The Next North Korean Summit

President Donald Trump will hold a second summit with North Korean leader Kim Jong Un in late February.

The White House made the announcement following an Oval Office meeting between President Trump and North Korean envoy, Kim Yong Chol.

White House press secretary Sarah Huckabee Sanders said that the United States will “keep pressure and sanctions on North Korea until we see fully and verified denuclearization.”

But Cipher Brief Expert and former senior British diplomat Tim Willasey-Wilsey, who is also a Senior Visiting Research Fellow at Kings College London’s Department of War Studies, provides insight as to why the second summit agenda needs to focus on far more than just denuclearization. 

In the Singapore summit of June 2018, North Korea was desperate for sanctions relief and was willing to discuss significant nuclear reductions, if not complete disarmament. Pyongyang even hoped for an economic pact with Washington which might lessen its dependency on China, its uncomfortably powerful neighbour and ally.

But the opportunity was missed. The U.S. President did not use the leverage which sanctions had created. And since then, the U.S. has lost the cooperation of China through its hostile trade policy. Justified as that new U.S. stance towards China might be, it has wreaked havoc with China’s attitude towards the Korean peninsula. Observers in the border town of Dandong say that sanctions against North Korea have visibly eased. Meanwhile, South Korea is increasingly seeing sanctions as an irritating impediment to its plans to stimulate inter-Korean trade, cooperation and transport links.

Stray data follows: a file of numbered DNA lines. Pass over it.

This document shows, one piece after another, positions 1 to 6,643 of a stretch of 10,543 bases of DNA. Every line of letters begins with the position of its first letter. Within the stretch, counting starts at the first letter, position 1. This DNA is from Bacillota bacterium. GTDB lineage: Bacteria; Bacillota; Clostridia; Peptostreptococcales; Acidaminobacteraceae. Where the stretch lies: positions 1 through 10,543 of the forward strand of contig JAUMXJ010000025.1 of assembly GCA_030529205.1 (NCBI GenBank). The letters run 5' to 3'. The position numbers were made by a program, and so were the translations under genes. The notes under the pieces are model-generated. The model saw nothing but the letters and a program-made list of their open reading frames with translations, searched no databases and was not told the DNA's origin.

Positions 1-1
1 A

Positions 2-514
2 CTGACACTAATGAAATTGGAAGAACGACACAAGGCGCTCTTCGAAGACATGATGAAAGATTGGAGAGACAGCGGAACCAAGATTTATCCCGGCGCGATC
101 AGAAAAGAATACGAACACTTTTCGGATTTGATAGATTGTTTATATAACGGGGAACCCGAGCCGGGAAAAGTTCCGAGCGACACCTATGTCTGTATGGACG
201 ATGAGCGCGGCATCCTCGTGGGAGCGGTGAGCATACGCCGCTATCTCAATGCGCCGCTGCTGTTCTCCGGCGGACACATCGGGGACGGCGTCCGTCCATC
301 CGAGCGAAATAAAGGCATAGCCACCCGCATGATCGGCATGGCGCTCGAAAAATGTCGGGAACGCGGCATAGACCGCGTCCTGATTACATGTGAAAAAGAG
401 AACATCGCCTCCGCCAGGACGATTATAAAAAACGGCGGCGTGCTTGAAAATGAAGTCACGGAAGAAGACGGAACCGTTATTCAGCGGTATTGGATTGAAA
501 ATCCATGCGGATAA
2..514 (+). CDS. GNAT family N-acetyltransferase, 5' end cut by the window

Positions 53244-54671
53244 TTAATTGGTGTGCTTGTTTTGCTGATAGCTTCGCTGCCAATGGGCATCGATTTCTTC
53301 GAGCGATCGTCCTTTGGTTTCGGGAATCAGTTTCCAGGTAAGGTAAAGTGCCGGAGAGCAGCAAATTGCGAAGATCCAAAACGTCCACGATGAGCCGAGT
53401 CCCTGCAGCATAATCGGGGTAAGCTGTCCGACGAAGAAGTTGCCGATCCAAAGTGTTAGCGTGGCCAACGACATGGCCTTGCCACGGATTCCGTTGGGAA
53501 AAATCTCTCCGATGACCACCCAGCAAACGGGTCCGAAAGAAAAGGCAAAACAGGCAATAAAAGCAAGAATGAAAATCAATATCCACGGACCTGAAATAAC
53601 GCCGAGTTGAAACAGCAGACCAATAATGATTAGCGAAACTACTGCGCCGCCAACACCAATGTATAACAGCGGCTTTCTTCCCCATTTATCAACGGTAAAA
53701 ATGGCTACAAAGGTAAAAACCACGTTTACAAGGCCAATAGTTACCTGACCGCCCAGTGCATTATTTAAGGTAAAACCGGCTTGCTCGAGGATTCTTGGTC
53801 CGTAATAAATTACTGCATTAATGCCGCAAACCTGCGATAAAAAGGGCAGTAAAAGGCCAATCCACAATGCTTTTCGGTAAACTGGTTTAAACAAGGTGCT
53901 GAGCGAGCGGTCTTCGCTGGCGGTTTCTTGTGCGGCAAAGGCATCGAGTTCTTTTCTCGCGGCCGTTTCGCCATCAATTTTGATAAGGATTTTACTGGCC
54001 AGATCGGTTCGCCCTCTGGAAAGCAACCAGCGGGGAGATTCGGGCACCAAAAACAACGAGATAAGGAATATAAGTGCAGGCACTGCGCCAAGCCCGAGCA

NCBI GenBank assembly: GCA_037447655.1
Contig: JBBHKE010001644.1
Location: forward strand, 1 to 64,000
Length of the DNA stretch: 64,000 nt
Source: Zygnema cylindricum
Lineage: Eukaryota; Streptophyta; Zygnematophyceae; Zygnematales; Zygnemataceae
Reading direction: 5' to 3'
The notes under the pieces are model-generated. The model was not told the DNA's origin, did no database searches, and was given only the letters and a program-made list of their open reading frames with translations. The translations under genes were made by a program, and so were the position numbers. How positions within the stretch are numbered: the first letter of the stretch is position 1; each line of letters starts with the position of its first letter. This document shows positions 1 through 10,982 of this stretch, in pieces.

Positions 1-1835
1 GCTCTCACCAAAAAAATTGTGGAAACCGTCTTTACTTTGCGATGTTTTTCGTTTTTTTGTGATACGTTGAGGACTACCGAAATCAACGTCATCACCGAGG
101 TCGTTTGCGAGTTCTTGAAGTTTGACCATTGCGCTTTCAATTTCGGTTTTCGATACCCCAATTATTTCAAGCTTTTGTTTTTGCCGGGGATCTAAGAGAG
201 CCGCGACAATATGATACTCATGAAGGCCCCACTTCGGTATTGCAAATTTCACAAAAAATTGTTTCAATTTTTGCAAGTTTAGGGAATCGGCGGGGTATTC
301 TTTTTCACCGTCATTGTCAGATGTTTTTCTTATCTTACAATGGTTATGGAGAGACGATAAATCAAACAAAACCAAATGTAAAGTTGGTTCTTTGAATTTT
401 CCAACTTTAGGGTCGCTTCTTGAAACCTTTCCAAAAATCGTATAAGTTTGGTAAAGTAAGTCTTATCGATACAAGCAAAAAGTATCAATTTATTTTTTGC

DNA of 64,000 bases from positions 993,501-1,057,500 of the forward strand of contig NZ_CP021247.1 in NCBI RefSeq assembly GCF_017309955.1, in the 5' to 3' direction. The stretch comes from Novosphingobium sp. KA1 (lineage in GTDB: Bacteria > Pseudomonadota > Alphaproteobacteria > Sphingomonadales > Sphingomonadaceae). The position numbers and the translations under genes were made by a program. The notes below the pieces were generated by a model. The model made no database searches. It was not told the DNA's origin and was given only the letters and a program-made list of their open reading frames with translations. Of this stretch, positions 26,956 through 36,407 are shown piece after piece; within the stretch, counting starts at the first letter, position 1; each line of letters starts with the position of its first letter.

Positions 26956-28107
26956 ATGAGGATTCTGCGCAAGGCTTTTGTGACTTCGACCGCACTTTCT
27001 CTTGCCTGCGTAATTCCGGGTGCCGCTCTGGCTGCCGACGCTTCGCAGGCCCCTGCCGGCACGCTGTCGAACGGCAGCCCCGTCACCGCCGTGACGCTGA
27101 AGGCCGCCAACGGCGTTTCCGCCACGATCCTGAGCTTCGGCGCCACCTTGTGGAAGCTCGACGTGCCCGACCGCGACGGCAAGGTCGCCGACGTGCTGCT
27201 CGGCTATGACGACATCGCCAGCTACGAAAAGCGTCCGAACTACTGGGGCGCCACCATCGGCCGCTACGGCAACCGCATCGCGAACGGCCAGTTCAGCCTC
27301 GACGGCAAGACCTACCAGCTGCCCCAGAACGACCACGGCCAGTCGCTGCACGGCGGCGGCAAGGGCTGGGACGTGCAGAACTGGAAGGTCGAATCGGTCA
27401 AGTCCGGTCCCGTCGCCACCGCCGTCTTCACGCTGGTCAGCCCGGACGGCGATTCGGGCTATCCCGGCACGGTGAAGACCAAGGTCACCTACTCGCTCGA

Given these inauspicious signs, why is the summit moving forward?

For China, the big win would be the removal of U.S. troops from South Korea. Beijing will have watched Trump’s announcement of U.S. withdrawal from Syria (and indications of a pull-out from Afghanistan) with mounting excitement. With the authoritative figure of former Secretary of Defense, General James Mattis gone, China would be foolish not to try for a draw-down of U.S. forces from South Korea. Trump himself hinted at the idea shortly after the last Singapore summit. Even balancing that ambition against limitations on Trump’s freedom of manoeuvre; the new Democratic majority in the U.S. House of Representatives, the potentially disruptive Mueller enquiry and National Security Advisor John Bolton’s attempts elsewhere to mitigate some of the President’s concessions; China still favours a second summit.

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